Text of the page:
Saturday, October 2, 2010

In defence of freedom

Twenty years after helping defeat apartheid, the eminent writer Nadine Gordimer is fighting again - this time against the South African government's plans to muzzle the media.

"Where do you get your energy from?," I ask Nadine Gordimer, Nobel laureate and lifelong fighter for freedom. This is probably a naff, ageist question, and I wonder how the 86-year-old, who has a reputation for intellectual rigour bordering on fierceness, will react. Happily, she is not insulted. "Who knows where you get it from?" she says. "You must muster your resources and do what you have to do." What she feels she has to do at the moment is oppose the South African government's draconian proposals to muzzle the media. A new protection of information bill and media tribunal are seen by critics as the greatest threat to press freedom since the apartheid era.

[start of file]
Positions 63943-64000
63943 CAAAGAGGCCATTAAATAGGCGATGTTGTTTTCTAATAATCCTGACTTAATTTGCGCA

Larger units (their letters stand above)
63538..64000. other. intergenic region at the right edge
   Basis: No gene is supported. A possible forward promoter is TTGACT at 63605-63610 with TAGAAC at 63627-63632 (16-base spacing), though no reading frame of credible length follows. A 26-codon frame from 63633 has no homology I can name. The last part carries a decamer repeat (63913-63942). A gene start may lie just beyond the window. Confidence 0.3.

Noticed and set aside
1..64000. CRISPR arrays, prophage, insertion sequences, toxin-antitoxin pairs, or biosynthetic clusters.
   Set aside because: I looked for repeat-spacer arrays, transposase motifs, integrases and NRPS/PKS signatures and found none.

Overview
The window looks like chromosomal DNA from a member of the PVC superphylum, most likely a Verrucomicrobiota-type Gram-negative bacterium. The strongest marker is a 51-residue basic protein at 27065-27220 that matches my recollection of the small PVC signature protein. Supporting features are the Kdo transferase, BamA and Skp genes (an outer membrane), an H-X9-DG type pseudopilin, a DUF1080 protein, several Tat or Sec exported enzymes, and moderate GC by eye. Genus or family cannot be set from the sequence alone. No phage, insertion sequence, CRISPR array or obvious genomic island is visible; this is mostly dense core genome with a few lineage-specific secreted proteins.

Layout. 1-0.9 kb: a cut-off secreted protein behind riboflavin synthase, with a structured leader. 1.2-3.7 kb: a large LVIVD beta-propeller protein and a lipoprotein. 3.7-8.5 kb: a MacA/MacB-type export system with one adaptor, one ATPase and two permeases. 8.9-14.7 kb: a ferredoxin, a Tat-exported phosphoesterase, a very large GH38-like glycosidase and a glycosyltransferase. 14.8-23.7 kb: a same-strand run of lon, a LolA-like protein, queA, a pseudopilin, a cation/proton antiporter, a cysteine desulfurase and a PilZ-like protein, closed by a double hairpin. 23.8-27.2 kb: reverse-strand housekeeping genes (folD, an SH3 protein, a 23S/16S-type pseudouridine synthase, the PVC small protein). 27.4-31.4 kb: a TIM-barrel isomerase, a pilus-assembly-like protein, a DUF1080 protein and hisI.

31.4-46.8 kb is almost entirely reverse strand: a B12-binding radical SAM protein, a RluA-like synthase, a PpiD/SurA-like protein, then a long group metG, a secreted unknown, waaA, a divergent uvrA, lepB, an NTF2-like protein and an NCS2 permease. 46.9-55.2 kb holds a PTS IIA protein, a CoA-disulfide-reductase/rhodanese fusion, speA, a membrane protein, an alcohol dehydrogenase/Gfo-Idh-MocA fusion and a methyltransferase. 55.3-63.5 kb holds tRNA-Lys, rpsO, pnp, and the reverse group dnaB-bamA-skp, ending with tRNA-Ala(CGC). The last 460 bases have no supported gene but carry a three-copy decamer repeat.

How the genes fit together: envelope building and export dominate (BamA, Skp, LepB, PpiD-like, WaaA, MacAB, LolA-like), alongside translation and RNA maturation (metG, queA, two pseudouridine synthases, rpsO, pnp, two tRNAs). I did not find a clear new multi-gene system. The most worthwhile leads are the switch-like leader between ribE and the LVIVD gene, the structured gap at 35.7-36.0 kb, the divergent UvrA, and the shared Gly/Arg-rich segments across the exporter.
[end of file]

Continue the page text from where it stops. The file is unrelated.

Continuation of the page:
If passed, the measures would allow the government to ban the publication of material deemed detrimental to "the survival and security of the state". The catch-all phrase "national interest" would allow it to close down discussion of any topic which threatened to embarrass those in power. It is these proposals which have led Gordimer to don her campaigning armour once more, and go into battle against a government she believes may be about to reverse the democratic gains of the last two decades.

Full report here Hindu

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